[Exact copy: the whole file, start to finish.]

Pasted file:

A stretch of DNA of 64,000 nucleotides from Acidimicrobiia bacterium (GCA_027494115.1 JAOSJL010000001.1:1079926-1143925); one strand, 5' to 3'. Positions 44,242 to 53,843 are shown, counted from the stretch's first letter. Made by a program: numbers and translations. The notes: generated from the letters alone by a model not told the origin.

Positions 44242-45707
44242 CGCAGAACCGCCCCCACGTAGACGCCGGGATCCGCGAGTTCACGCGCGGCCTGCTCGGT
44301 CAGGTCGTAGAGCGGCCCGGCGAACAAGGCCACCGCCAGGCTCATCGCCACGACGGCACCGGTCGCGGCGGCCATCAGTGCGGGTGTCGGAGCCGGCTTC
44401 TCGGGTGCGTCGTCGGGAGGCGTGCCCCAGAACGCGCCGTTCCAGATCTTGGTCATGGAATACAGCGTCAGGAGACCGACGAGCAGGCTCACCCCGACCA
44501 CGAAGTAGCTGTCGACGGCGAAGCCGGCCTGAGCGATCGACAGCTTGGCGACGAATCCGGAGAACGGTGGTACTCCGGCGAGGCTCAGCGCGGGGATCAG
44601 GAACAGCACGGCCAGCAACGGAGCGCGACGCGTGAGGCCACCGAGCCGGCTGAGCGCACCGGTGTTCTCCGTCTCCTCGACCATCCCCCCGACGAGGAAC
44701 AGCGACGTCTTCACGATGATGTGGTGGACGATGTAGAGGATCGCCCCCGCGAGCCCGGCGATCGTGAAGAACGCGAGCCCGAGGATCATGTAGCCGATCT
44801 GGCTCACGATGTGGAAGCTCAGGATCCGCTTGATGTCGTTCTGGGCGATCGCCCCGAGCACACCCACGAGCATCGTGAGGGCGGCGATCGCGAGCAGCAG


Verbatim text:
A stretch of DNA of 64,000 nucleotides from Acidimicrobiia bacterium (GCA_027494115.1 JAOSJL010000001.1:1079926-1143925); one strand, 5' to 3'. Positions 44,242 to 53,843 are shown, counted from the stretch's first letter. Made by a program: numbers and translations. The notes: generated from the letters alone by a model not told the origin.

Positions 44242-45707
44242 CGCAGAACCGCCCCCACGTAGACGCCGGGATCCGCGAGTTCACGCGCGGCCTGCTCGGT
44301 CAGGTCGTAGAGCGGCCCGGCGAACAAGGCCACCGCCAGGCTCATCGCCACGACGGCACCGGTCGCGGCGGCCATCAGTGCGGGTGTCGGAGCCGGCTTC
44401 TCGGGTGCGTCGTCGGGAGGCGTGCCCCAGAACGCGCCGTTCCAGATCTTGGTCATGGAATACAGCGTCAGGAGACCGACGAGCAGGCTCACCCCGACCA
44501 CGAAGTAGCTGTCGACGGCGAAGCCGGCCTGAGCGATCGACAGCTTGGCGACGAATCCGGAGAACGGTGGTACTCCGGCGAGGCTCAGCGCGGGGATCAG
44601 GAACAGCACGGCCAGCAACGGAGCGCGACGCGTGAGGCCACCGAGCCGGCTGAGCGCACCGGTGTTCTCCGTCTCCTCGACCATCCCCCCGACGAGGAAC
44701 AGCGACGTCTTCACGATGATGTGGTGGACGATGTAGAGGATCGCCCCCGCGAGCCCGGCGATCGTGAAGAACGCGAGCCCGAGGATCATGTAGCCGATCT
44801 GGCTCACGATGTGGAAGCTCAGGATCCGCTTGATGTCGTTCTGGGCGATCGCCCCGAGCACACCCACGAGCATCGTGAGGGCGGCGATCGCGAGCAGCAG